Beer Glasses

SAHM’s tradition gobletWilson’s comment on the beer glass we used for the photo of our blackberry wheat beer yesterday got me thinking: is everyone else as weird about beer glasses as us?

We’ve got boxes of different glasses stacked around the house. The idea is that we’ve got the right style of glass, in the right size, for almost anything that gets chucked at us. In a lot of cases, we’ve even got glasses with the right branding.

I think, as a bare minimum, you need:

  1. Two half-pint stem glasses — for sharing 500ml bottles.
  2. A straight-sided pint glass.
  3. A “goblet” for Belgian beer.
  4. A tall wheat beer glass.
  5. A half-litre “krug” for drinking German stuff.
  6. A litre stein for drinking German stuff in the summer…

Optional extras would be a tiny US pint glass; a koelsch glass; a tall “pils” flute… I could go on.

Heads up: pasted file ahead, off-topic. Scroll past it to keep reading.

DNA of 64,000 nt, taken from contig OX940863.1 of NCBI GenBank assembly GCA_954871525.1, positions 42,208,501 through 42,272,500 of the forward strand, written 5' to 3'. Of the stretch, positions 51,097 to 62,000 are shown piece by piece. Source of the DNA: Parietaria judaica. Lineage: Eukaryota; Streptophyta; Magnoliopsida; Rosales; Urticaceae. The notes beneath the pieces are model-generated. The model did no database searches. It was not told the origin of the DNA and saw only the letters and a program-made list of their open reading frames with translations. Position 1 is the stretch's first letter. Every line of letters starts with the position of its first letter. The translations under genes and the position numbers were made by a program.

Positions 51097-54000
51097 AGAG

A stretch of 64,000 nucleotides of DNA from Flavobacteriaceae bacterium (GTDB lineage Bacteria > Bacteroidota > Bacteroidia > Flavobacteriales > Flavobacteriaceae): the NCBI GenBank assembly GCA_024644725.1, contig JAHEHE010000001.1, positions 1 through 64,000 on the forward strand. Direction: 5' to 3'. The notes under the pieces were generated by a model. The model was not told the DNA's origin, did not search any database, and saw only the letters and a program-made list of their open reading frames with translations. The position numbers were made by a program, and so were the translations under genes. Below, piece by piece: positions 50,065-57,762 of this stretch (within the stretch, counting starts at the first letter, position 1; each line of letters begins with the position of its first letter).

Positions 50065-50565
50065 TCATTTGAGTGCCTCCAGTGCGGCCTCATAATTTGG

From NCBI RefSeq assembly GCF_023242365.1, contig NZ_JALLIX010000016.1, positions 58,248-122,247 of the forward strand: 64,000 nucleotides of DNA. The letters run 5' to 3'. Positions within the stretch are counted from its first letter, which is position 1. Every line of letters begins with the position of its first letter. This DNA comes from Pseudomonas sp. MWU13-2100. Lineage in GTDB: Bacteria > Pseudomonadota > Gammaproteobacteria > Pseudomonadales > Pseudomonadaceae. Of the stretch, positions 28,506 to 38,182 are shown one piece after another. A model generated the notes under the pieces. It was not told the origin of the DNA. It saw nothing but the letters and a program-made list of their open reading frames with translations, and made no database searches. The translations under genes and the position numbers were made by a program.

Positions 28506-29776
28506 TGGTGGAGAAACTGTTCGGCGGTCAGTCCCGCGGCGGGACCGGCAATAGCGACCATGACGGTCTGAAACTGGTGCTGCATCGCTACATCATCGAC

Of course, like a lot of people, I have a favourite glass that I use more than all the others. Mine’s a nice, sturdy, straight-sided pint glass from the George Inn, Middlezoy, Somerset, which honours the Queen’s Golden Jubilee with an inscription in Comic Sans. Ha.

So, who else is fussy about their glassware? And if so, do you know where I can get a Marston’s glass…?

The Session

The August Session – Blackberries & beer

session-logo-r-sm.jpgThis month’s session was set by Beer, Beats & Bites, and the challenge is to write about fruit beer.

As this coincides neatly with the start of the blackberry season in the UK – or at least in our part of East London – we thought we’d focus on blackberries and beer for this post. (By the way – is it me or is the blackberry season getting earlier and earlier?)

We’ve often wondered why blackberries don’t feature more in beer. They’re fairly similar in structure / texture to raspberries, and are easier to grow. It seemed natural to us to try and use last year’s haul in one of our brews. But how? We looked around for inspiration.bramble_stout.jpg